State legalization and regulation of cannabis, despite continued federal illegality, is a massive shift in regulatory approach. Manufactured cannabis, including concentrates, extracts, edibles, tinctures, topicals and other products, has received less attention than more commonly used dried flower, but represents emerging regulatory challenges due to additives, potency, consumption methods, and abuse and misuse potential. In November 2017, the California Department of Public Health (CDPH) released initial cannabis manufacturing regulations as part of a new state regulatory structure. As the largest U.S. medical cannabis market (and largest legal adult use market in the world beginning in 2018), California’s regulatory approach will potentially influence national and global policy. Comparing CDPH’s initial regulations to tobacco control best practices reveals that, while the regulations recognize the need to protect public health, prioritizing public health over business interests requires stronger approaches to labeling, packaging, and product formulations. Based on tobacco best practices, we recommend that cannabis regulations incorporate large and proportionately sized informational labels, a prominent universal cannabis symbol, rotating and pictorial health warnings, mandatory plain packaging, a comprehensive ban on characterizing flavors and addictive additives, and strict limits on the potency of inhalable products and those easily confused with non-cannabis products.
Since 2001, heroin-related overdose deaths in the United States have risen six-fold, a rise unaccounted for by the expanding user population. Has heroin become a more dangerous drug? Reports of fentanyl and its analogs, often concealed in or sold as heroin, have also increased sharply. This article investigates heroin injectors' perceptions and experiences of changes in the heroin supply in the East Coast city of Baltimore, Maryland, currently facing an epidemic in heroin- and fentanyl-related overdose deaths. Unusually, Baltimore’s heroin market is divided between two types: “Raw,” believed to be Colombian in origin and relatively pure, and the more adulterated “Scramble” (raw heroin traditionally blended with quinine and lactose). Users reported that Scramble heroin, while gaining market share, has become a highly unstable product, varying dramatically in appearance, intensity of onset, duration of action, and effect. Some considered that Scramble was no longer “heroin,” but was heavily adulterated or even replaced, mentioning fentanyl, benzodiazepines, and crushed opioid pills as additives. There was intense awareness of overdose as a present danger in users' lives, which they linked to the recent adulteration of the heroin supply. Responses to this perceived adulteration varied, including information gathering, attraction, avoidance, taking precautions, and acceptance.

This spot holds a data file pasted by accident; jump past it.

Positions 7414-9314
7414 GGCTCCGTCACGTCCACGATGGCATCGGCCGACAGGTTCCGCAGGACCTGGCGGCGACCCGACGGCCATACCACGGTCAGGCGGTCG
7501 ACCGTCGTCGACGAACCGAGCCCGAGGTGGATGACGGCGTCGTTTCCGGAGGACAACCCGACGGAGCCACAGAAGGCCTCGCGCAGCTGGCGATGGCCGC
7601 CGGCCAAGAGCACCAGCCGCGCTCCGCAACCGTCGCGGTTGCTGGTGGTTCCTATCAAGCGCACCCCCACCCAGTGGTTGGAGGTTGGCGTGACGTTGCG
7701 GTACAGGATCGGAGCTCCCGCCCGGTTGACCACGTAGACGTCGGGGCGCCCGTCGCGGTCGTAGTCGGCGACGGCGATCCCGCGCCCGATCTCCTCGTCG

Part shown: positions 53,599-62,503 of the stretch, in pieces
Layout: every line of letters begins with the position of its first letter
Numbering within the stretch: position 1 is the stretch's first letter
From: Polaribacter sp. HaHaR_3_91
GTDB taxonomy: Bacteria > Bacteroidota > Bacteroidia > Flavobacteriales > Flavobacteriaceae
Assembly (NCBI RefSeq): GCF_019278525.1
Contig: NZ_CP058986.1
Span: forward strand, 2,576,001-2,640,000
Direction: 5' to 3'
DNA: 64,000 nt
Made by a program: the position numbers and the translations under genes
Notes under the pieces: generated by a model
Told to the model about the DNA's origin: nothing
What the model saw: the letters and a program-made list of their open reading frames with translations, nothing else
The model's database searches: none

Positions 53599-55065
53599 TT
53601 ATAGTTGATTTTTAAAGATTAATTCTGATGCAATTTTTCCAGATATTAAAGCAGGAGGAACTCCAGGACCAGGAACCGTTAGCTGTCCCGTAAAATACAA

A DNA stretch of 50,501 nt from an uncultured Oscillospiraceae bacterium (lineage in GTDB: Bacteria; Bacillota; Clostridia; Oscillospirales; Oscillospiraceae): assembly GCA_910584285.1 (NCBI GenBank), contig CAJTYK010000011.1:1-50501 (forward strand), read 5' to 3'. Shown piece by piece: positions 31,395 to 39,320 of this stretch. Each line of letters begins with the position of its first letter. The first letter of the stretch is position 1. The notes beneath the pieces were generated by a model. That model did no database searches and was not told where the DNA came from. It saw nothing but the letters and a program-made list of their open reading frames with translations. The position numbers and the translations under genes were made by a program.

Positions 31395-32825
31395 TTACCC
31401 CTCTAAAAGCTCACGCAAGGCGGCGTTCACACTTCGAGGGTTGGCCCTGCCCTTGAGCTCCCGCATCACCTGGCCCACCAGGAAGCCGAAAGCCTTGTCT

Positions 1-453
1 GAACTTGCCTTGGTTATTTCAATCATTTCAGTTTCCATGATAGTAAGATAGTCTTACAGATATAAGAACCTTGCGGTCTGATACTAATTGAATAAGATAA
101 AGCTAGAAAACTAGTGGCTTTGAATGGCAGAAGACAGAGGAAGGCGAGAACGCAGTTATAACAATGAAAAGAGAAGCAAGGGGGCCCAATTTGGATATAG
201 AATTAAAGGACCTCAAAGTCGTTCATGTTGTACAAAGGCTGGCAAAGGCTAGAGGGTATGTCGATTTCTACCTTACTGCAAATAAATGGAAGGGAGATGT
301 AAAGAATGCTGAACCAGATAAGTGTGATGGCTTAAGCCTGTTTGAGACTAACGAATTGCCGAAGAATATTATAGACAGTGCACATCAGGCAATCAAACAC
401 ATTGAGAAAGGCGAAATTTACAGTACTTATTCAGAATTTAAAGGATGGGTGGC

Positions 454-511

Since the 1990s, U.S. heroin consumers have been divided from the full range of available products: east of the Mississippi River, Colombian-sourced powder heroin (PH) dominates the market while, to the west, Mexican-sourced “black tar” (BTH) is the main heroin available. By conducting qualitative research in two exemplar cities, Philadelphia (PH) and San Francisco (BTH), we compare users' experiences of heroin source-types, markets, health consequences, and consumption preferences. The strict division of heroin markets may be changing with novel forms of powder heroin appearing in San Francisco. Our researchers and interviewees perceived vein loss stemming from the injection of heroin alone to be a particular problem of BTH while, among the Philadelphia sample, those who avoided the temptations of nearby cocaine sales displayed healthier injecting sites and reported few vein problems. Abscesses were common across both sites, the Philadelphia sample generally blaming missing a vein when injecting cocaine and the San Francisco group finding several explanations, including the properties of BTH. Consumption preferences revealed a “connoisseurship of potency,” with knowledge amassed and deployed to obtain the strongest heroin available. We discuss the reasons that their tastes take this narrow form and its relationship to the structural constraints of the heroin market.